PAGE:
MSRPs for the 14 Ascenta models range from $499 to $699. To make your decision less complicated, pay attention to the sound rating of whichever Ascenta(s) you’re interested in buying—it’ll be either 46 dBA or 50 dBA. The quieter, 46 dBA models have features that the 50 dBA models don’t.
Bosch’s InfoLight, which beams a convenient red light onto your floor so you’ll know when a cycle’s running, is only available on 46 dBA models. Same for RackMatic, an easy height-adjustment feature on the upper rack, and Speed60, a dirty-to-dry cycle that lasts just over an hour. The 50 dBA models will save you some cash, but they lack these features and also substitute Speed60 with Express Wash, a cycle for lightly soiled plates.
Beyond that, your price will vary based on color and handle type. All Ascentas come with stainless tub walls and sanitizing options.
When we review an entire product line at once, we spell out the differences at the very top of the review. To compare a different product, use the Related Products menu at the top right, or try the handy comparison tool at Bosch’s website.
After weeks of testing multiple Ascenta models in our state-of-the-art labs, we found the Ascenta series’ cleaning capabilities on par with other dishwashers at similar price points. Each model’s Normal cycle should be expected to fully remove typical dinner stains, while Heavy Duty is dependable for baked-on stains, like burnt cheese.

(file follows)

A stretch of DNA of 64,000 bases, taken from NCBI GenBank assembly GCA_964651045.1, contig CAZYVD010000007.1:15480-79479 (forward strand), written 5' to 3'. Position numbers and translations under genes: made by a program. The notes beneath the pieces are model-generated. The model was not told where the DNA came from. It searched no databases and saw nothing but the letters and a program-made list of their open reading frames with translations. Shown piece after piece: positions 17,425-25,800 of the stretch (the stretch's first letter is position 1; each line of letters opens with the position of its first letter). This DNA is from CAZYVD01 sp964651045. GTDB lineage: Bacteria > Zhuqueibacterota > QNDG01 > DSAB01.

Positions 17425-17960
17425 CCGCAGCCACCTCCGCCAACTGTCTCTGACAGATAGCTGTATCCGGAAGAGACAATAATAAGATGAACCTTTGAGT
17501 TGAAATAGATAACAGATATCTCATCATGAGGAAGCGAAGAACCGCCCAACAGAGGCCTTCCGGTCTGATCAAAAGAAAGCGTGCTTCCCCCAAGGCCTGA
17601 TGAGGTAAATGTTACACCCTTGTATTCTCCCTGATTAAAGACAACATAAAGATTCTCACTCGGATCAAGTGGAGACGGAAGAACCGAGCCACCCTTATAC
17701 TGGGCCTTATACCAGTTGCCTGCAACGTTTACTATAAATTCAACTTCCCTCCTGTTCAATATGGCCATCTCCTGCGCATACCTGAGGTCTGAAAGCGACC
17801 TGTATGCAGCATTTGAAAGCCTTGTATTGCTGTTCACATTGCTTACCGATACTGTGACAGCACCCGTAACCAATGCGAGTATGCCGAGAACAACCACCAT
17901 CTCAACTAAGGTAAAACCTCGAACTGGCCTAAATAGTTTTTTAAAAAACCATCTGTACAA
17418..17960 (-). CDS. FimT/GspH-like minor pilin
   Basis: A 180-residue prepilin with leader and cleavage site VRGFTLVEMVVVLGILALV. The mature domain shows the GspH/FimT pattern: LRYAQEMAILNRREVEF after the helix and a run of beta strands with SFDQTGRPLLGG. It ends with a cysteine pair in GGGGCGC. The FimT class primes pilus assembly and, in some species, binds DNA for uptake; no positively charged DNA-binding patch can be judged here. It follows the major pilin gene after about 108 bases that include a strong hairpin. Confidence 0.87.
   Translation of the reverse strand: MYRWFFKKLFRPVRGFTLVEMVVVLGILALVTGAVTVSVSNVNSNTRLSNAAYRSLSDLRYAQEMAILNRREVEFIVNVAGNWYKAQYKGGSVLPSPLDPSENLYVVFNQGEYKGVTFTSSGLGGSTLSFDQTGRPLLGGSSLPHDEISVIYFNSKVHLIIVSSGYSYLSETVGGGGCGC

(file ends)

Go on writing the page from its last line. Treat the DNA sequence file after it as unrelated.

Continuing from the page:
You may notice some redeposit—that’s when stains wash off one plate only to land on another. If it becomes a problem, don’t be afraid to go with the Heavy Duty cycle more often, as it is still relatively efficient.
Like most dishwashers, the Ascenta Series' warranty covers the cost of repairs due to defects for the first year. For the first 30 days of ownership, BSH (Bosch’s parent company) will also cover cosmetic defects such as scratches, dents, and blemishes. After the first year, and for up to five years after the date of purchase, replacement parts for the dish racks and electronic components are covered, but not the labor costs.
If you want a Bosch on a budget, it’s hard to go wrong with an Ascenta. Your dishes are clean, the process is quiet, and your kitchen looks great.
Other the other hand, if you’re not set on a Bosch dishwasher, consider the Figidaire Gallery
series or similar options from Whirlpool. Each offer similar cleaning, but could save you as much as $100 up front.
Meet the testers
Chris was born and raised less than ten miles from our editorial office, and even graduated from nearby Merrimack College. He came to Reviewed after covering the telecom industry, and has been moonlighting as a Boston area dining critic since 2008.
Johnny Yu writes news, features, and reviews for Reviewed.com. He graduated from U-Mass Boston with a Bachelor's in Social Psychology and spends much of his free time expanding his gaming horizons. Sometimes, he does his laundry at work.
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